"‘Sharing tables’ taking off, reducing waste", Valley Breeze: Pawtucket Edition (Rhode Island), April 10, 2019

British Food Waste Recycler Tells Foodservice Industry How To Cut Waste

ReFood, the U.K.’s leading food waste recycler, believes the country should be ranked higher than 24th in the world in reducing food waste. The British foodservice industry is producing a million tons of unnecessary food waste annually at a cost of $3.2 billion a year. Research suggests 75 percent of this waste is completely avoidable. The country’s pubs, restaurants and food outlets can implement several ReFood strategies to reduce waste: be sensible with stock, storage and stock rotation; use accurate temperature control to prevent growth of harmful pathogenic bacteria and minimize spoilage; label all stored food clearly; review portion sizes to prevent uneaten food from being wasted; link up with a local charity and donate leftovers; mix up the menu to give customers more choice about what’s on their plate; and expand food safety training to include food waste training.

"Is your restaurant throwing away its profits? Seven ways to cut food waste", BigHospitality.co.uk, April 10, 2019

Meat Companies May Be Misleading Consumers By Claiming Products Are “Natural”

Although American consumers want “all-natural” meats – with no antibiotics, hormones, or preservatives – the USDA says that in meats and poultry “natural” only means no artificial ingredients and minimal processing. Major meat companies, meanwhile, are catering to consumer desires by claiming or implying in advertising that their products are natural. Those claims are legal, as long as they follow USDA guidelines, even if they mislead shoppers. That was basically the ruling of the D.C. Superior Court when on April 8 it dismissed a lawsuit by the Animal Legal Defense Fund (ALDF) alleging Hormel was misleading consumers. But in statements disclosed in the court filing, a Hormel executive said the same pigs it uses to make its famous Spam brand meat product are also used in Natural Choice pork products. Those pigs are often given antibiotics and are rarely allowed outdoors. An ALDF attorney said Hormel was engaged in “a massive attempt to manipulate and dupe the consumer to purchase ...  More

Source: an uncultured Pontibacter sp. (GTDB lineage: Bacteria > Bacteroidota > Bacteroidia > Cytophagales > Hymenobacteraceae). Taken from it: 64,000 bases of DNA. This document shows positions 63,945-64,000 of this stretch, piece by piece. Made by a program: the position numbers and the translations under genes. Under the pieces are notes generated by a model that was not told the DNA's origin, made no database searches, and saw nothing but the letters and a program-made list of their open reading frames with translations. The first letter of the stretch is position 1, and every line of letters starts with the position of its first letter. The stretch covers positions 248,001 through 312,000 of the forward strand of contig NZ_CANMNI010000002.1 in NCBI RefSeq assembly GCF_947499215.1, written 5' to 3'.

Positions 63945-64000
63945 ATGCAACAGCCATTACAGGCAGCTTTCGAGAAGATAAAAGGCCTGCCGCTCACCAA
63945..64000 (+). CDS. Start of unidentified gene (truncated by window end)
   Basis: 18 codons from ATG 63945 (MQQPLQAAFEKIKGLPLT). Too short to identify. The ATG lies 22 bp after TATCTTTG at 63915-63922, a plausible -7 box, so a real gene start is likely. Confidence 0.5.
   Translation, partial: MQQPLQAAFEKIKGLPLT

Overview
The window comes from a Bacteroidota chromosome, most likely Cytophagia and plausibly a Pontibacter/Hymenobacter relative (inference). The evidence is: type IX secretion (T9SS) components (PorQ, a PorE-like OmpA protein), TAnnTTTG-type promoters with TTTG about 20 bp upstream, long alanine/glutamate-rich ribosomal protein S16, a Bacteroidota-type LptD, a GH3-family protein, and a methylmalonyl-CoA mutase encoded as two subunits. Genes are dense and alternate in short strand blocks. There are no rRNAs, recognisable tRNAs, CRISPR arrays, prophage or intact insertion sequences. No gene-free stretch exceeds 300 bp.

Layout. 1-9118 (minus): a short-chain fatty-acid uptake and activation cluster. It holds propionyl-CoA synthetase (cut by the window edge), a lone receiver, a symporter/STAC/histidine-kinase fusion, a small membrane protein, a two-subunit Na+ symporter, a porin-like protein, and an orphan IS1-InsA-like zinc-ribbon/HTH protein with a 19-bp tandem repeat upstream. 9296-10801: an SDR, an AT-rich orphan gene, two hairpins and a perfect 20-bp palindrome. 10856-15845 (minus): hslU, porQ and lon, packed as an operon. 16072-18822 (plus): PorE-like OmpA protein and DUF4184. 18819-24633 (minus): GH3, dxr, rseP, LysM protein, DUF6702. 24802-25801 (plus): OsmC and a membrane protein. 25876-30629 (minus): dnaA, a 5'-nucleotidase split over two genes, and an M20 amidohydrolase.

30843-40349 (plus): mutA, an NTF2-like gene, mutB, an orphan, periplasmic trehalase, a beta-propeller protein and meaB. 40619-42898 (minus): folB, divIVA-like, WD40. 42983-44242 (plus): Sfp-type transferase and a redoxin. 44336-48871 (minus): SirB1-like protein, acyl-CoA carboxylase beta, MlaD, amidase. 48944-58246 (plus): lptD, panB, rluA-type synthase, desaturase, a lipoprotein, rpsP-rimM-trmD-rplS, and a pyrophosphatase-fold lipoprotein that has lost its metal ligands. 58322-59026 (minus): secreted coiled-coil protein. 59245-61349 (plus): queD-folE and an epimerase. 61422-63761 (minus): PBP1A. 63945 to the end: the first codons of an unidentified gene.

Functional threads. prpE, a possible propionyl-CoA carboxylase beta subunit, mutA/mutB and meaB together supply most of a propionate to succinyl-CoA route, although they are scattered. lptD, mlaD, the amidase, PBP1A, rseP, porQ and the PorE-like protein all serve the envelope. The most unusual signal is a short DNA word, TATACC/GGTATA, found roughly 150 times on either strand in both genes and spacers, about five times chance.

"Hormel lawsuit reveals that 'natural' meat might not be", Law.com, April 11, 2019

New York Enacts Law To Reduce Food Waste, Feed The Needy

New York State has enacted first-of-its-kind food waste legislation designed to direct more healthy food to disadvantaged New Yorkers while reducing climate pollution around the state. The Food Donation and Food Scrap Recycling Act, effective in 2022, will require large food generators – including supermarkets, colleges, hotels, and sporting venues – to donate leftover edible food. Remaining scraps must be prepared as animal feed or compost if a recycling facility is within 25 miles. However, most food generators covered under the law are exempt from this provision because they're more than 25 miles from a recycler. Proponents of the food waste requirements expect that the language in the recently adopted state budget will encourage businesses to open organic recycling facilities in the next two and a half years.

"New York aims to curb food waste", Times Union, April 16, 2019

At Google’s Cafés, Chefs Pay Close Attention To Food Waste

At its headquarters in Mountain View, California, Google operates several cafés that serve 200,000 free meals a day. In 2014, Google started working with Leanpath, a company that provides equipment to measure and track food waste, and it coaches chefs on how to use that data. Google’s chefs carefully weigh ingredients that can’t be used to determine exactly how much food is wasted. They cook in batches to avoid preparing too much food, and adjust through the meal. By using these methods, Google says, it has kept more than six million pounds of food from going to landfills or compost. “The reality is that the act of measurement is, in and of itself, a very profound intervention,” says Andrew Shakman, CEO of Leanpath. 

"How Google saved over 6 million pounds of food waste in its cafés", Fast Company, April 24, 2019


Poland Spring 100% rPET Bottled Water Goes Nationwide Beginning In May

Nestlé Waters NA brand Poland Spring is making its bottled spring water available nationwide for the first time. Poland Spring ORIGIN will be packaged in “ergonomic” 100 percent food-grade recycled plastic (rPET) bottles. According to Nestlé Waters, ORIGIN's 100 percent natural spring water has been sustainably sourced from the White Cedar Spring in Maine, filtered by 10,000-year-old glacial sands. It contains no additives other than the minerals that come from the earth, including naturally occurring electrolytes. The product will be nationally available on Amazon.com in a 12-pack of 900 ml bottles, and via delivery by ReadyRefresh Nestlé. From May 2019, Poland Spring ORIGIN will be available in select retail locations in Florida and Texas with plans for national retail expansion in 2020. Meanwhile, litigation over the sources of Poland Spring water continues to churn in courts in Maine, Connecticut, Massachusetts, New Hampshire, New Jersey, New York, Pennsylvania, and Rhode Island.

"Poland Spring, Nestlé Waters debut ergonomic rPET bottle", Packaging World, April 25, 2019